After winning both English and Irish Derbies following his defeat in the Newmarket 2,000 Guineas, Aidan O’Brien trained horse Australia was allowed a brief summer break before resuming his racing career. The three year-old reappeared at York this week in the 1m2f Juddmonte International Stakes with his trainer concerned that he may lack fitness following an increase in weight. His fears were to prove unfounded.
The race at York was step down in distance for the colt who had won his two previous races over the 1m 4f distance and he was facing older horses for the first time in his career. Fellow three year old The Grey Gatsby had won both the York Dante Stakes and Prix Du Jockey Club (French Derby) over one and a quarter miles but the older Telescope and Mukhadram were viewed as genuine threats to Australia.
Mukhadram won the Coral Eclipse earlier in the season and finished third in the King George VI and Queen Elizabeth Diamond Stakes at Ascot behind second horse Telescope and Oaks winner Taghrooda. Telescope had previously won the 1m 4f Hardwicke Stakes in impressive manner at Royal Ascot and was rated as the most likely horse to defeat the Epsom Derby winner.
Pacemaker Kingfisher and Arod were also in the line-up as the starting stalls opened at York with jockey Joseph O’Brien content to let Australia follow the other horses. As the runners entered the final straight, the order had barely changed on the prevailing good to firm ground but there was the sense that the pace was about to quicken.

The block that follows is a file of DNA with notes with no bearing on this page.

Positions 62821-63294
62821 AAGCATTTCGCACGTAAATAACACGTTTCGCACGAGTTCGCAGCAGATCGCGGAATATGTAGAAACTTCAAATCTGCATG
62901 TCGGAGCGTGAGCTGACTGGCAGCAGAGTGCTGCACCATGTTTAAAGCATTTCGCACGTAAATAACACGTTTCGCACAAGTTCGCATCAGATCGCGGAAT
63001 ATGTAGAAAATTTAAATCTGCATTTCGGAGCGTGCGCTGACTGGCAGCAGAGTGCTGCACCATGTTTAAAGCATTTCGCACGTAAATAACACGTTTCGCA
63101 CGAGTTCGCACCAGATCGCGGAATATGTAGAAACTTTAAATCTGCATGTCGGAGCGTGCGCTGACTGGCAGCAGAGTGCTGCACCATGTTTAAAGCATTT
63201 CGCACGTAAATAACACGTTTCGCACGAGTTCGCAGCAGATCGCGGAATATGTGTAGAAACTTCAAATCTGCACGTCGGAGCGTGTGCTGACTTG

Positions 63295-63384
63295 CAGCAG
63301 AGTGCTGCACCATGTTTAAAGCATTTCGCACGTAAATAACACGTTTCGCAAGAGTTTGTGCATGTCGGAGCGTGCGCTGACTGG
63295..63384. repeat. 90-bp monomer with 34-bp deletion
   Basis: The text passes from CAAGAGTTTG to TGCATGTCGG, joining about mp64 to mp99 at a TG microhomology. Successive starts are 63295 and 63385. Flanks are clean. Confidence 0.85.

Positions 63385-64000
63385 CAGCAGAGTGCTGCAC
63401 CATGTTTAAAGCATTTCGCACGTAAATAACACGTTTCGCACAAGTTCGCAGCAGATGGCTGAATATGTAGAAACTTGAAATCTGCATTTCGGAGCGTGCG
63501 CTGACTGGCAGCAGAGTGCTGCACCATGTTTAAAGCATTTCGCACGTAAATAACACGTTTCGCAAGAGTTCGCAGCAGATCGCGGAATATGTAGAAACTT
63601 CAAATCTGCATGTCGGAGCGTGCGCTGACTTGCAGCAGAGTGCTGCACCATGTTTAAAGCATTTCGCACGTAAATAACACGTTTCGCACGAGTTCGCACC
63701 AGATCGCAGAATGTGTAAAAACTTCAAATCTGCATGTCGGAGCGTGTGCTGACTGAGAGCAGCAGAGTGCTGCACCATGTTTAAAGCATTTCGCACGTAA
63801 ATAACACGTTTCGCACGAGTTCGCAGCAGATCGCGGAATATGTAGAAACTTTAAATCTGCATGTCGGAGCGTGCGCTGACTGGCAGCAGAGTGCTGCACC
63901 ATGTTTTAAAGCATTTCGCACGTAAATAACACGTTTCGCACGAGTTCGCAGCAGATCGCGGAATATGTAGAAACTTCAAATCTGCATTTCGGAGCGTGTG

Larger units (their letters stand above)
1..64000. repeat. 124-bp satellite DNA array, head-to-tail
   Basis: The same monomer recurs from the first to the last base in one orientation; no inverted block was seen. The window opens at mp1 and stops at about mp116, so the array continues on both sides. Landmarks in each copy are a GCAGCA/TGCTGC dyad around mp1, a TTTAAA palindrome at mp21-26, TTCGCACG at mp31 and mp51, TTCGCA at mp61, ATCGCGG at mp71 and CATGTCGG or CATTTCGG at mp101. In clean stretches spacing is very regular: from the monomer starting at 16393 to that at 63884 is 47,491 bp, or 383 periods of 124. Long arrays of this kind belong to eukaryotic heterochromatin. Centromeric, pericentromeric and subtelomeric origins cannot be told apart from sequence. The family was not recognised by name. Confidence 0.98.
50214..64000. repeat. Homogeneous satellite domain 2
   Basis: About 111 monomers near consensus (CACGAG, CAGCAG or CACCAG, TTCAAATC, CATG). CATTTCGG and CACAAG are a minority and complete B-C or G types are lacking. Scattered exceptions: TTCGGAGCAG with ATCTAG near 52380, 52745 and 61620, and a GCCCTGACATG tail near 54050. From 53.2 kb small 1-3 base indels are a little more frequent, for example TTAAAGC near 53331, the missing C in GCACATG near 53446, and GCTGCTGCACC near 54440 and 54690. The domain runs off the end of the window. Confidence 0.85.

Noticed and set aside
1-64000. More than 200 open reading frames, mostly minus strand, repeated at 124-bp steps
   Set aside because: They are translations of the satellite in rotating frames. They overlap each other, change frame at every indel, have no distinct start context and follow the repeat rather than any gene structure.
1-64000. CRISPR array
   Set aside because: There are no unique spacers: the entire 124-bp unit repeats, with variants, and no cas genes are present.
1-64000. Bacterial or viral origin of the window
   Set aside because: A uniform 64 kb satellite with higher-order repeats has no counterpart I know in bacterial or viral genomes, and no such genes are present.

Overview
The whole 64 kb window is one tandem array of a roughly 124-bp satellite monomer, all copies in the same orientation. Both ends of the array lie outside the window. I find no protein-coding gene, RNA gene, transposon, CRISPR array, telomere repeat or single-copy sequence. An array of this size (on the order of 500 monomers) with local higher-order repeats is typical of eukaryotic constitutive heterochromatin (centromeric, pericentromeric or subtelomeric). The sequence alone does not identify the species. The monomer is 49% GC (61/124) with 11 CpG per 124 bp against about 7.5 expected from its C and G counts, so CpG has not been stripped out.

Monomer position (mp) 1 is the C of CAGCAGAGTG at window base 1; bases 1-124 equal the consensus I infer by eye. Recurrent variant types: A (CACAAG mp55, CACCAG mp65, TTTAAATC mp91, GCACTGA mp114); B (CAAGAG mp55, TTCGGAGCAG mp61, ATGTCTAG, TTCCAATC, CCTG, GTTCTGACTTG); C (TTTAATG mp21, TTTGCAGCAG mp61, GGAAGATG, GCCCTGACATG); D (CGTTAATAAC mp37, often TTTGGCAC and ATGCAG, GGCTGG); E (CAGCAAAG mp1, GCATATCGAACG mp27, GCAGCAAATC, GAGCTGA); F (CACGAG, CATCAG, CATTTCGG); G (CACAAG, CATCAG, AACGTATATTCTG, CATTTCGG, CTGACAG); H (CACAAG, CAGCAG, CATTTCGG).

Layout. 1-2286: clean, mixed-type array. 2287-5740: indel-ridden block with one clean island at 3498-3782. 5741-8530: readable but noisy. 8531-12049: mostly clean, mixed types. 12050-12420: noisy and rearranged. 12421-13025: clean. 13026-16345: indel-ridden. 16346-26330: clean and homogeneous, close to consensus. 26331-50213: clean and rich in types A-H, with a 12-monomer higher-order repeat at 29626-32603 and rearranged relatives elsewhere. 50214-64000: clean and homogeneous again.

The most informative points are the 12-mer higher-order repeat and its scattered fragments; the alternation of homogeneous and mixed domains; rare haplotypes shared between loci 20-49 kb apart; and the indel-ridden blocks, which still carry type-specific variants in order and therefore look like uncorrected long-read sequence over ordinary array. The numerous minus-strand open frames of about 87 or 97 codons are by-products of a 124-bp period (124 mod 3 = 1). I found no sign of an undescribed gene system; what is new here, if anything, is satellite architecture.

When the jockeys decided on their moves for the finishing line, the response from Australia was not immediate but O’Brien appeared to be relaxed and biding his time. Two furlongs from home, the Irish trained horse cruised past his rivals and just three cracks of the whip were needed to maintain a straight line. Australia crossed the line with a few lengths to spare as The Grey Gatsby and Telescope followed him past the finishing post.
Trainer Aidan O’Brien said afterwards that the summer break had allowed his horse to mature physically and he was concerned that the extra weight may be blunt his fitness, but he has emerged as a stronger colt with an autumn campaign set to follow.
O’Brien also hinted that the body frame of Australia had developed into that of a miler which suggests that the colt may not race again beyond the 1m 2f distance which would be a shame for supporters of horse racing.
A race with Taghrooda in the Prix de L’Arc de Triomphe would now appear unlikely but a rematch with leading miler Kingman may be possible on Champions Day at Ascot in October. Whatever route is planned for Australia, it is apparent that O’Brien controls the destiny of one of the best ever horses to be trained in his very successful yard.